8 out of 10 instos say COVID-19 impact has been underestimated

Eight out of 10 institutional investors say markets have underestimated the long-term impact of the COVID-19 pandemic and only one in five expect a full economic recovery before 2022, according to a survey.

Natixis Investment Managers conducted the survey of over 500 institutional investors globally, which also found 53% expect defensive portfolios to outperform in 2021, with 58% expecting value to outperform growth and 53% expecting large caps to outperform small caps.

Over half (52%) also expected emerging markets to outperform developed markets, even though 86% agreed on the need to be more selective in pursuing emerging market opportunities.

Corrections were expected for the stockmarket (44%), real estate sector (41%), tech sector (39%) and bond markets (29%).

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Just over 80% said that equity factor diversification was an important consideration, while 71% said they were willing to underperform their peers to ensure downside protection.

Around 78% believed the outcome of political elections had less impact on the market than central bank policy, while 78% also trusted that central banks would backstop the markets in the event of another serious downturn.

Many believed that policy decisions including rate cuts and fiscal stimulus would lead to tax increases (65%), had increased risk of a financial crisis (53%) and decreased governments’ capacity to respond to future crises (52%).

Negative interest rates were the biggest portfolio risk concerns (53%), while 82% said low rates had distorted market valuations.

Damon Hambly, Natixis Investment Managers Australia chief executive, said institutional investors had a lot to deal with as they were confronted with a global pandemic, a tumultuous US Presidential election, and trade wars between China and the US.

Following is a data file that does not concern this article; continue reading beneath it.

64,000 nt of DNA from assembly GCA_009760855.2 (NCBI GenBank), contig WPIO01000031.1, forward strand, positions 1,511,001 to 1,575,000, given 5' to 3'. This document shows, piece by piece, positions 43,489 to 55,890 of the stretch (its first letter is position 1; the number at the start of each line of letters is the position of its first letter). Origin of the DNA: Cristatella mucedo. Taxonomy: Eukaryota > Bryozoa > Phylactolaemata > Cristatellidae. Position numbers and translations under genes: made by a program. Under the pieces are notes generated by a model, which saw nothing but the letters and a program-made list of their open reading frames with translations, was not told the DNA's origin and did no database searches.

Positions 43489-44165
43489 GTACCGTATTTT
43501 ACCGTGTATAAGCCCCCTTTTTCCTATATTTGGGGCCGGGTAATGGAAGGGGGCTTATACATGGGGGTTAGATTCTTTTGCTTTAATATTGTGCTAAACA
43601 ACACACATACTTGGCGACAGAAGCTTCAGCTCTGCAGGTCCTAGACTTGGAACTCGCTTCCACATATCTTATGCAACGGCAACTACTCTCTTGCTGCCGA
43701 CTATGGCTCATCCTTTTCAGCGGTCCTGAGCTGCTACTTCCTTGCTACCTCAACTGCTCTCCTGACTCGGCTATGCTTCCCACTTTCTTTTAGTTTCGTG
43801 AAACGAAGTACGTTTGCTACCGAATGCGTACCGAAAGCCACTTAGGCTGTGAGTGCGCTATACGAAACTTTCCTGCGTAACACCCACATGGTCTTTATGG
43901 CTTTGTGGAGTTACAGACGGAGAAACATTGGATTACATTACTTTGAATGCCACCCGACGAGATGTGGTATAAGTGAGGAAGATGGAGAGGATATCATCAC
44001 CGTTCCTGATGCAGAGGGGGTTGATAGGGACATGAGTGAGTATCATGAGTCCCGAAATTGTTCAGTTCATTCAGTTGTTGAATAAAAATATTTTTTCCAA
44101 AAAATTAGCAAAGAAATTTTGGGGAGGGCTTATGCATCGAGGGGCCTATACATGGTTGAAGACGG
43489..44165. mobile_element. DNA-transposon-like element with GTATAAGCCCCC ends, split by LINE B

“Even as the hope of a vaccine becomes a reality, 80% of institutional investors don’t expect GDP growth to recover to prior levels until at least 2022, and the same percentage believe the market is underestimating the long-term economic impact of COVID-19,” Hambly said.

“With more volatility ahead, and concerns about the long-term impact of the massive stimulus measures used to cushion the blow of the pandemic, two thirds of investors told us that the best response is active management and a diversified, defensive portfolio.

“Having said that, overall asset allocations are likely to remain relatively unchanged in institutional portfolios, although tactical adjustments within asset classes will be used to respond to the current economic environment.

“These include to green bonds within a fixed interest portfolio, away from US equities in favour of Asia-Pacific, and a broadening of alternative strategies including an increased allocation to private debt.”

Louise Watson, Natixis Investment Managers managing director and head of distribution for Australia and New Zealand, said the outlook from institutional investors in Asia, including Australia, was more positive than globally on some measures.

“Only half of global institutional investors said policy makers had been effective in responding to the pandemic, whereas in Asia 71% said policy makers had responded well,” Watson said.




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